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Listen Up Philip

The terrific cast all delves into the material full-bore, which contributes to its peculiar resonance. Perry may hate everyone and everything, but in making a…

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Private Violence

A look at the complexity of domestic violence, especially when it comes to the difficulty of prosecuting abusers in a court of law, "Private Violence"…

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Ballad of Narayama

"The Ballad of Narayama" is a Japanese film of great beauty and elegant artifice, telling a story of startling cruelty. What a space it opens…

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Monsieur Hire

Patrice Leconte's "Monsieur Hire" is a tragedy about loneliness and erotomania, told about two solitary people who have nothing else in common. It involves a…

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* This filmography is not intended to be a comprehensive list of this artist’s work. Instead it reflects the films this person has been involved with that have been reviewed on this site.

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The verdict on "Orange Is The New Black: Season 2"; Three masters and their audience; Arthur C. Clarke predicts the Internet; Nathan Rabin on "Blue Steel"; Indie alternatives to "Edge of Tomorrow."

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#174 July 1, 2013

Marie writes: The West Coast is currently experiencing a heat wave and I have no air conditioning. That said, and despite it currently being 80F inside my apartment, at least the humidity is low. Although not so low, that I don't have a fan on my desk and big glass of ice tea at the ready. My apartment thankfully faces East and thus enjoys the shade after the sun has crossed the mid-point overhead. And albeit perverse in its irony, it's because it has been so hot lately that I've been in the mood to watch the following film again and which I highly recommend to anyone with taste and a discerning eye.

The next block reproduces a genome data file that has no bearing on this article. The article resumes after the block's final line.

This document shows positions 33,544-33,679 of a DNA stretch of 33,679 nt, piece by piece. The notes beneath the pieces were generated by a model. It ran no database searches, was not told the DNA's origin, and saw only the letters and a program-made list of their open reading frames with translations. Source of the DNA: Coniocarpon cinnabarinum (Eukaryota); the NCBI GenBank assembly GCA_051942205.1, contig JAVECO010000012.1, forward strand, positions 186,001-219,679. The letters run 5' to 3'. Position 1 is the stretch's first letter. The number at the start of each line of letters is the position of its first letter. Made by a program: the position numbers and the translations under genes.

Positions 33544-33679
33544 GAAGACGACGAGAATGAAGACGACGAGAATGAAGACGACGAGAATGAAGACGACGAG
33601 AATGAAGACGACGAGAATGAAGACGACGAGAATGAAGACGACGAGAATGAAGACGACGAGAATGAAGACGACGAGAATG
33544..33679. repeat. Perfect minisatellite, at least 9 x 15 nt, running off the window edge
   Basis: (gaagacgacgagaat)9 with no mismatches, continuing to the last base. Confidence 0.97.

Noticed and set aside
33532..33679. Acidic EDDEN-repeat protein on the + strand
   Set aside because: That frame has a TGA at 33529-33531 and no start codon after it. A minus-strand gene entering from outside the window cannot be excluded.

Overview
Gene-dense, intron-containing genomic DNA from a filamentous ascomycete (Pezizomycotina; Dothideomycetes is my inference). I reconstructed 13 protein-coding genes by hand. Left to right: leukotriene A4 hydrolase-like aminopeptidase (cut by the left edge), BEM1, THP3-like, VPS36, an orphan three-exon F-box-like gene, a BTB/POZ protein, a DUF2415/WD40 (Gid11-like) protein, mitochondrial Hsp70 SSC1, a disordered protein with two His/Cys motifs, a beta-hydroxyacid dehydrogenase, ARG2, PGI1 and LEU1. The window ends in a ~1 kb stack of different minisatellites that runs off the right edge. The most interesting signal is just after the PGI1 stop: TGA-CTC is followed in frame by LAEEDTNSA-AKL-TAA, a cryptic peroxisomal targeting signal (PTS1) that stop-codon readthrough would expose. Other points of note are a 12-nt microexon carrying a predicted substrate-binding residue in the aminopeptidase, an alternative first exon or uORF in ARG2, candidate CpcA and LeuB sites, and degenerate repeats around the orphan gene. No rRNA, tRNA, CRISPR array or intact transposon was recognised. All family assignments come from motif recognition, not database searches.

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The odds are with the house

I'm fairly certain most Martin Scorsese fans prefer his Robert DeNiro period to the current one with Leonardo DiCaprio. The later entries may include the film that won him the Academy Award for Best Picture ("The Departed") and they've surely displayed signs of greatness, but I don't think any of them can be discussed as pinnacle achievements like his earlier ones.

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#46 January 19, 2011

The Grand Poobah writes: Here's a behind the scenes lookinside our control room! This is where the magic happens.

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The Way Morgan Freeman was

May Contain Spoilers

Legendary movie critic Pauline Kael formally recognized Morgan Freeman's talents in her review: "Morgan Freeman may be the greatest American actor." It's hard to argue with that title now, but it was in 1987 when she wrote her review for "Street Smart."

From the perspective of more than 20 years after its theatrical release in the US, it's rather surprising to think that this small, flawed movie boosted the career of one of the great American actors of our time. It garnered him his first Oscar nomination (he lost to Sean Connery in "The Untouchables") and that was just the start. He has been nominated for an Oscar five times in total and received the Oscar for best supporting actor for "Million Dollar Baby". He is now one of the most formidable actors in Hollywood and is consistently watchable on the screen.

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"I saw a Rohmer film once...": The truth behind the Night Moves meme